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What is the difference between the two-seam fastball and a screwball?

One benefit of a four-seam fastball is that it is easy to spot because it has no movement. If you are behind in the count and need a strike, this is a great pitch to use. A risk with throwing the four-seam fastball is that it has no movement. If you place the ball in the center of the strike zone, or a batter’s wheelhouse, you can give up a big hit.

The index and middle fingers are now placed in line with the seams with the thumb, again, being placed underneath. This pitch category isn’t known for spectacular results. The average two-seamer/sinker posted a whiff rate of only 6.0%, by far the lowest of any pitch type. And the pitch’s contact management performance isn’t spectacular, either – its’ 99 Adjusted Contact Score is almost exactly equal to league average. In 2019, only two two-seamers/sinkers received “A” grades or better, and they both received “A+” grades.

The con, or hard part, about using the two-seamer is that it can be hard to spot in the strike zone. Once you get comfortable with the general rules shown above it is very important difference between 2 seam and 4 seam fastball that you experiment with both fastballs in all Lokations. We emphasis working on throwing the 2 seamer in Lokations 1-6 and to the arm-side Freeze and Purpose Zones.

We have not tracked gripping the ball across the narrow seams thus far, though we are incorporating more detail in the grip tracker moving forward (including evaluating a one-seam grip). If you believe adding velocity could be critical to your success, check out my conditioning and throwing programs for baseball pitchers of all ages. It’s called the two-seamer because, due to the grip, the batter sees only one pair or horizontal seams spinning, instead of two. Here are some pictures of different two seam fastball grips… The four-seam fastball is the more basic of the two grips and is easier to throw. His pitch-specific Adjusted Contact Score was the very best within this category, and his whiff rate ranked 2nd only to Alcantara.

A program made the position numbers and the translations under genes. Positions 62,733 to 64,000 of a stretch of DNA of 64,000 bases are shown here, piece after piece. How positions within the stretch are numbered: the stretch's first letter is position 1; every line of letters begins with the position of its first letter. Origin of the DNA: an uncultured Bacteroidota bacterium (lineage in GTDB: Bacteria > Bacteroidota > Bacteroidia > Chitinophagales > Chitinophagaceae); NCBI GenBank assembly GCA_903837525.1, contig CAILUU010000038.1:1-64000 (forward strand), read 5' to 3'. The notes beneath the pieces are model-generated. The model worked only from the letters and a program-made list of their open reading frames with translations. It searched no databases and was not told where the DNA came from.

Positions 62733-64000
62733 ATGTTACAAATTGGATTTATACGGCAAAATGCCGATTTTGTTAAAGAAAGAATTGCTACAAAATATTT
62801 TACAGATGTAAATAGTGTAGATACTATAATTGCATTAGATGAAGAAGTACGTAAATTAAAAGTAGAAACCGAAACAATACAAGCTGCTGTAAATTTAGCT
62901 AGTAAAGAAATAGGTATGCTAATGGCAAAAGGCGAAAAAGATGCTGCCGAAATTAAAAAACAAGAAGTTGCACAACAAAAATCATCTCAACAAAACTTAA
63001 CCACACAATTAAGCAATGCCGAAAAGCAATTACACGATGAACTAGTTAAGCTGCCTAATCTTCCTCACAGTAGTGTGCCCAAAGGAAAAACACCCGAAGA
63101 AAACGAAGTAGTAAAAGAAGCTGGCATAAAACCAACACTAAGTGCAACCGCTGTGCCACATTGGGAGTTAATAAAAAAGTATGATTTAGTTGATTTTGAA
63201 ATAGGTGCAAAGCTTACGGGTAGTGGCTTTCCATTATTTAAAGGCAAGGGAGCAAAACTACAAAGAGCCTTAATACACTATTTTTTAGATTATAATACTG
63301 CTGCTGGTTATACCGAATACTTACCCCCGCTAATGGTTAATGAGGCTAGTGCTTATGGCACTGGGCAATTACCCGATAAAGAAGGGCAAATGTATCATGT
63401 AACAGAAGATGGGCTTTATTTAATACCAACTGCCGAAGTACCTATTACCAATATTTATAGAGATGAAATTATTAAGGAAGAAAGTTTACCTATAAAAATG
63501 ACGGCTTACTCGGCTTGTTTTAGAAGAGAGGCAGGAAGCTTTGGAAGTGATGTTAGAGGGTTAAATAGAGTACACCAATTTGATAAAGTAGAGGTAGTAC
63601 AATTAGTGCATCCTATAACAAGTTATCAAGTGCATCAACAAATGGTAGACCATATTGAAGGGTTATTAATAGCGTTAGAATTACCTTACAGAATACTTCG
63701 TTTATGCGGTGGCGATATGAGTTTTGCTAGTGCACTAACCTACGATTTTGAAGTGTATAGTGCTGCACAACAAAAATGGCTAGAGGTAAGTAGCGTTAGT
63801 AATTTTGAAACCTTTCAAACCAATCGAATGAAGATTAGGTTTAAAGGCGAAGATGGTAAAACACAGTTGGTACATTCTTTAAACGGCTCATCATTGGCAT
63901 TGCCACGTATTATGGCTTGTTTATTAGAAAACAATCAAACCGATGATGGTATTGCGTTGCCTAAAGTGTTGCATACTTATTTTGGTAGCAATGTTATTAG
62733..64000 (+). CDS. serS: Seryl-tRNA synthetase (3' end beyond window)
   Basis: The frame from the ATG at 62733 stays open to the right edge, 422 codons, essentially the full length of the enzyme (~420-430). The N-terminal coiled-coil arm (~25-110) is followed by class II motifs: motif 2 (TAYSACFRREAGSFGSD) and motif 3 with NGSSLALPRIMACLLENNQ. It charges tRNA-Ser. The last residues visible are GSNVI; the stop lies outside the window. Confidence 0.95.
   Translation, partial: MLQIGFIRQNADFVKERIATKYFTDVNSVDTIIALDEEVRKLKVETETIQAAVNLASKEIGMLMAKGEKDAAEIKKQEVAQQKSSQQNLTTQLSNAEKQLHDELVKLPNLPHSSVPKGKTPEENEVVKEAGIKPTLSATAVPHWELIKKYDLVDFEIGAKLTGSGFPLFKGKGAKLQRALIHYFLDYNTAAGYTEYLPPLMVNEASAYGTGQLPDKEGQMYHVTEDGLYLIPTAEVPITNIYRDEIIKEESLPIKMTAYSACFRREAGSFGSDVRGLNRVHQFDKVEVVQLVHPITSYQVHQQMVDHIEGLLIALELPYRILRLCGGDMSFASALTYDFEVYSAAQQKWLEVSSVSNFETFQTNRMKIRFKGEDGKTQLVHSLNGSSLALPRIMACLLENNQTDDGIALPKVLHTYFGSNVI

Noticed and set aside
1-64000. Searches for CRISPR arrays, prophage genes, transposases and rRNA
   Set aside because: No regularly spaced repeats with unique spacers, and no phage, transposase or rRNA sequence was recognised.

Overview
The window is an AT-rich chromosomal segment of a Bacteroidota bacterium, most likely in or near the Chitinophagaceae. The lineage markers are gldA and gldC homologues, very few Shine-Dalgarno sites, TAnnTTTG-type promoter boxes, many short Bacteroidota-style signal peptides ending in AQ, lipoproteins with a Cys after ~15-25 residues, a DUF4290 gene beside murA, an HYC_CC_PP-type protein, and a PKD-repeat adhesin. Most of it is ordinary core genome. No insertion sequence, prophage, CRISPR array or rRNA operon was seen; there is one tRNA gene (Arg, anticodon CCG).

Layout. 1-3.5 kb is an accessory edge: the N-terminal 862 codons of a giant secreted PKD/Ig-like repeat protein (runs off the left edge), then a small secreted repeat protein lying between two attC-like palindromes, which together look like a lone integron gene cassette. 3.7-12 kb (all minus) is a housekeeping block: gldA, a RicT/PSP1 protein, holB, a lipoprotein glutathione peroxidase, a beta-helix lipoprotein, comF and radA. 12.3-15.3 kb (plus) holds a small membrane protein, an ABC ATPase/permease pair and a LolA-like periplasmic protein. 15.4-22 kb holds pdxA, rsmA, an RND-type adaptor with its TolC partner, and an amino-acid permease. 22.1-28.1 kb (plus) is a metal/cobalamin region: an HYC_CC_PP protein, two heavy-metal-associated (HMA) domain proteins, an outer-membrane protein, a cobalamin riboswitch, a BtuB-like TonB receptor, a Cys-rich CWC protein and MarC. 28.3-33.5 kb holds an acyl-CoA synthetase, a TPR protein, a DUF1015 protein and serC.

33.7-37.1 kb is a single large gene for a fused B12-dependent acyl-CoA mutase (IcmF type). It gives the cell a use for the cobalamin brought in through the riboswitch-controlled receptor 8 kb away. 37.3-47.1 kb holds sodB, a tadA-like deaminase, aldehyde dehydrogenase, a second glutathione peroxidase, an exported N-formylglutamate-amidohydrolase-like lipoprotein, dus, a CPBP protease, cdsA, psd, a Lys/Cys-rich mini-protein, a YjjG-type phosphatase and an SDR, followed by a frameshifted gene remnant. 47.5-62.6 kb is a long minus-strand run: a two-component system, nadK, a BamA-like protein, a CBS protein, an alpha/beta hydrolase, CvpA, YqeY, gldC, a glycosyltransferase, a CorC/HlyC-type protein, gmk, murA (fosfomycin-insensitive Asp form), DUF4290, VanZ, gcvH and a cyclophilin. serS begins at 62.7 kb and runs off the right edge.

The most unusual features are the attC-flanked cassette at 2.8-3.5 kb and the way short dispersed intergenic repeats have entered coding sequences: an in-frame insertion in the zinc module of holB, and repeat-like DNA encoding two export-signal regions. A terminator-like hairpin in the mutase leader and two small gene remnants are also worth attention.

It doesn’t have the same velocity or rising action as theRising Fastball, but it’s a great pitch to mix in because of its deceptive lateral movement. Other than adding a little pressure on the index finger, finger placement is the only real difference between the two. There are no real structural changes in wrist or hand action , so this pitch can be taught at the same time a four seamer is taught very early on. Remember, baseball pitching grips are very important so be sure to give them the practice they deserve. Out of all the baseball pitching grips, fastball grips are the easiest to master and be consistent with. This can be a very easy pitch to learn because it isn’t thrown much different than the four seam fastball.